Thailand and its Tourism - Are We Making The Right Choices?

Thailand and its Tourism - Are We Making The Right Choices?

Posted by Leanne Sturrock on Oct 26, 2016

In today’s connected world, it’s impossible to go more than a few minutes of scrolling through Instagram without seeing a picture of a friend, celebrity or just about anybody posing against the backdrop of foreign lands. For gap-year students in particular, uploading shots of their adventures to social media has become almost as integral as the idea of travelling itself. Perhaps more than any other destination at the moment, Thailand is consistently hashtagged and geotagged as a destination youths flock to, to find themselves and, in turn, witness the beauty that Thailand has to offer. From serene seas, crystal shores and white sand beaches, to the array of wildlife roaming the lands, Thailand certainly has a lot to offer – but are the animals we see really as free as we’re led to believe?

Taking photo of an elephant

Since the 1800s, the population of elephants has dropped significantly. A huge part of this was due to poaching and ivory trade, but while you may think this prehistoric method has been left in the past, the sad fact of the matter is, trade is still rife today alongside other cruel methods of torture that many well-meaning tourists may not even be aware of. Tourism in Thailand can unfortunately be irresponsible, which means that the numbers of these glorious creatures continues to dwindle. On a basic level, elephant habitats are constantly being destroyed in place of hotels and resorts, and the animals themselves are tragically still being captured for trade and to become slaves to tourism. Today, there are only 40,000 Asian elephants left in the wild – with estimations as low as 2000 wild elephants left in Thailand alone.

‘The selfie generation’ as we know it can, at times, care more about the amount of ‘likes’ they get on their posts – so much to the point where inadvertent harm can be caused to animals. Many tourist hotspots in Thailand have come under fire in the past due their shocking treatment of endangered animals - take Tiger Temple, for example, where the captive creatures were frequently sedated, whipped and beaten into submission to enable tourists to get as close as possible to the animals. Behaviour like this is obviously harrowing, with footage circulating the internet and, sometimes, even resulting in these tourist destinations being shut down. But what could be so awful about the treatment of elephants that we don’t yet all know about?

Elephant back riding

While sitting atop such a huge, glorious creature like an elephant may seem like a relatively harmless thing to do, the truth is, elephants go through horrific torture from a young age which forces them to be submissive enough to allow tourists to sit on their backs. This method of spirit breaking is known as ‘Phajaan’, or ‘the crush.’ Disturbing footage of this has circulated online, garnering plenty of attention and outrage from animal lovers worldwide. Many people’s opinions on elephant back riding have been changed by this footage, but perhaps the story of a British man being trampled to death (Independent, 2016) would be enough to signify to the rest of us that elephants should not be subject to this amount of stress and torture.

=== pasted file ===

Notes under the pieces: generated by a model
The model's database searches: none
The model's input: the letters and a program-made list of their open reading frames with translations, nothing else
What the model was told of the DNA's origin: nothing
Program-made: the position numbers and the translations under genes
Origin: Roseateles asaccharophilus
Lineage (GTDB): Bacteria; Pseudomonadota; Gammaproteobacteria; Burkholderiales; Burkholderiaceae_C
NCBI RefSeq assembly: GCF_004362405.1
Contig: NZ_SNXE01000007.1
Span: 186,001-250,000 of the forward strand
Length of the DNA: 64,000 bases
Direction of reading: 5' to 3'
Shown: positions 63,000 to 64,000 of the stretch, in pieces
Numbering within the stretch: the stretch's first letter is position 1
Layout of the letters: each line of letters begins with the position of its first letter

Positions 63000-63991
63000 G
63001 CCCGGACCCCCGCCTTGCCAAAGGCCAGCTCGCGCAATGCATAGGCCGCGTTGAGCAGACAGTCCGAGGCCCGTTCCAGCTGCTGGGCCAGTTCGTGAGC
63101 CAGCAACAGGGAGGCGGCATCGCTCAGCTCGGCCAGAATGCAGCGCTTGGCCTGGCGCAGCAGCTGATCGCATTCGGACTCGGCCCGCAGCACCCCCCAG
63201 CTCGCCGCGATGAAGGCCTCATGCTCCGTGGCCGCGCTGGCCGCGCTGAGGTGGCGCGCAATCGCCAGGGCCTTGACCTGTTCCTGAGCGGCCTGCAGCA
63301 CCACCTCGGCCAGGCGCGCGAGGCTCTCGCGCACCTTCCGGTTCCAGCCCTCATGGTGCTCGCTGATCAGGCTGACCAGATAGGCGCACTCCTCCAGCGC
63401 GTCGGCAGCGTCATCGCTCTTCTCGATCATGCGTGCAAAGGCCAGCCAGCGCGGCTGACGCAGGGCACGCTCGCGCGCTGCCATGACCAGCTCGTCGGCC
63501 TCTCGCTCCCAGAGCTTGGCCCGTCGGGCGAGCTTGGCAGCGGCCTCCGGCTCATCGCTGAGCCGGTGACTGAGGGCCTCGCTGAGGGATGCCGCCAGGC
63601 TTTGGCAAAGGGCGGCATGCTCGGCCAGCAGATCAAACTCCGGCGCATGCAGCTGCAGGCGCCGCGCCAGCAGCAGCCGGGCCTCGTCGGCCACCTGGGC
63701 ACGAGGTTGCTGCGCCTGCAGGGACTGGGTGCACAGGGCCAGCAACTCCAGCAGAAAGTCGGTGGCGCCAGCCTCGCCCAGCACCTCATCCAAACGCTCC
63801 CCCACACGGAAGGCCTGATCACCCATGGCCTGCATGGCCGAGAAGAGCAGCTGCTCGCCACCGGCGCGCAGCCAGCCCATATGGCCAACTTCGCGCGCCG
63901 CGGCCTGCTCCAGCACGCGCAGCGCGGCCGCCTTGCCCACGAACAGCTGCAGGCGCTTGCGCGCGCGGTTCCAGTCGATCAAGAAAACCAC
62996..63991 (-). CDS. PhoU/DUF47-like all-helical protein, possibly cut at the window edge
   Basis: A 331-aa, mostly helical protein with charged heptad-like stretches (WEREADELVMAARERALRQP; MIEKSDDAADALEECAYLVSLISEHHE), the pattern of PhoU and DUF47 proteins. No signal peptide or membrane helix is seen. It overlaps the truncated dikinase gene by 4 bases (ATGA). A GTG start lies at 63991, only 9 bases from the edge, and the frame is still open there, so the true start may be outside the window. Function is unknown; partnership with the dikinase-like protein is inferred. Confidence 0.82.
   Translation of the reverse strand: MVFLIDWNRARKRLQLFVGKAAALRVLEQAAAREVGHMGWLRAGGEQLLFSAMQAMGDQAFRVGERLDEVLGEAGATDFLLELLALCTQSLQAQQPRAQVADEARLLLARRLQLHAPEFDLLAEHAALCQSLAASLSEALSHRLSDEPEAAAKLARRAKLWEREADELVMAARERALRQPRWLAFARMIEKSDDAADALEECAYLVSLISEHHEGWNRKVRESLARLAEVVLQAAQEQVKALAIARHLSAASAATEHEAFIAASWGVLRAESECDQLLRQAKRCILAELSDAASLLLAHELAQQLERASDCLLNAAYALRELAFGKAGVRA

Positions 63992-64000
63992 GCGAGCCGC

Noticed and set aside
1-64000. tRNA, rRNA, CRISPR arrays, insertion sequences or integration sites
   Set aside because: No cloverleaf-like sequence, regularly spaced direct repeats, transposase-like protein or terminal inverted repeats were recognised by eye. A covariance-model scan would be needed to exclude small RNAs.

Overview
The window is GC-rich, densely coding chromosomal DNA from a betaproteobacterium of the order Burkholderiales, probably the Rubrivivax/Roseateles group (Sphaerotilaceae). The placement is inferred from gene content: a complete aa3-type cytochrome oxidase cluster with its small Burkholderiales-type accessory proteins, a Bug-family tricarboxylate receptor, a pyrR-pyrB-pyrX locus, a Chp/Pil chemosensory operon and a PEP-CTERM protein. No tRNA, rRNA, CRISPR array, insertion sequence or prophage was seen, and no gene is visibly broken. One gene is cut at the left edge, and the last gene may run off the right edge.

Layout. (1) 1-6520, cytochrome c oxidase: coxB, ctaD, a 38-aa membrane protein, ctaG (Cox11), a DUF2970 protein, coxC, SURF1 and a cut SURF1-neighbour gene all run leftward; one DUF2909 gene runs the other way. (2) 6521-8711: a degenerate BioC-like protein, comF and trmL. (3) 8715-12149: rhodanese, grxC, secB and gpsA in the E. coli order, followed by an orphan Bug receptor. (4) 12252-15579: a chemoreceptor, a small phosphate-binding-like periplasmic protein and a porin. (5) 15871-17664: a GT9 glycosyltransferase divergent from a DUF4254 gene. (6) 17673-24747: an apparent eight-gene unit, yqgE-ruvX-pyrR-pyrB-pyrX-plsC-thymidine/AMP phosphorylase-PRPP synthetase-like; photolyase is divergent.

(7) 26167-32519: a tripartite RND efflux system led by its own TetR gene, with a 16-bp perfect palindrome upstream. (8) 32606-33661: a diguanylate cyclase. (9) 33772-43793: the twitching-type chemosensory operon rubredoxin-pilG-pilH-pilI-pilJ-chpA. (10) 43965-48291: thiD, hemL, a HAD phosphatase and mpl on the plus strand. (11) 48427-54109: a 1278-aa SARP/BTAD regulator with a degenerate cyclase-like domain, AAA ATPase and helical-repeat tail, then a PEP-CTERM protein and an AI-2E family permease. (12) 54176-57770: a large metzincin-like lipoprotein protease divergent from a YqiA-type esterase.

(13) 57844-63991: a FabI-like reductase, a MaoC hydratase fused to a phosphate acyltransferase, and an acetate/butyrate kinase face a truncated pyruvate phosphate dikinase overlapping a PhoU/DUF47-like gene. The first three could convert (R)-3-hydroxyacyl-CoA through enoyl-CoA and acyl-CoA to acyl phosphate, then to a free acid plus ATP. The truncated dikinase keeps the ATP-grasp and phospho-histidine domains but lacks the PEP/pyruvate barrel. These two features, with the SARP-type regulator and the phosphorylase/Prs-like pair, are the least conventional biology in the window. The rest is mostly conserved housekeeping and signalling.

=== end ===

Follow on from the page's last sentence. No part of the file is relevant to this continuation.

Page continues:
So how are we able to help? While tourism isn’t an inherently bad thing, making the right choices while on our adventures is increasingly vital to the survival of elephants and other animals, ensuring that these already endangered species are able to survive for generations to come. It’s still possible to help the elephants through sustainable tourism, with many wonderful sanctuaries and conservation's existing which people are able to visit. People should be witnessing them in their natural habitats as they are meant to be, and there are plenty of tours, volunteer projects and destinations which enable you to responsibly view animals, as well as the opportunity to take plenty of photographs and to create memories that not even an elephant could forget.

Feeding an elephant

Update - July 2017

A couple of months ago, you may have read our blog about the re-opening of Thailand's 'Tiger Temple.' Unfortunately, it seems as if our concerns for these animals have fallen on deaf ears, as the group behind Tiger Temple have now received new licensing under the name 'Golden Tiger Co.' This, in turn, has allowed them to reopen their doors - and tragically, they are still receiving guests who want to get up close to the abused animals. You can read more about that here.

On a more positive note (and linking more closely to the animals featured throughout this article), since the time of writing Tripadvisor have withdrawn their support for any attractions involving the use of animals, meaning the operators that once made money through activities such as elephant back riding have now lost a huge platform. This is a big step forward for animal conservation, but we must continue to push for an overall ban of such trips.


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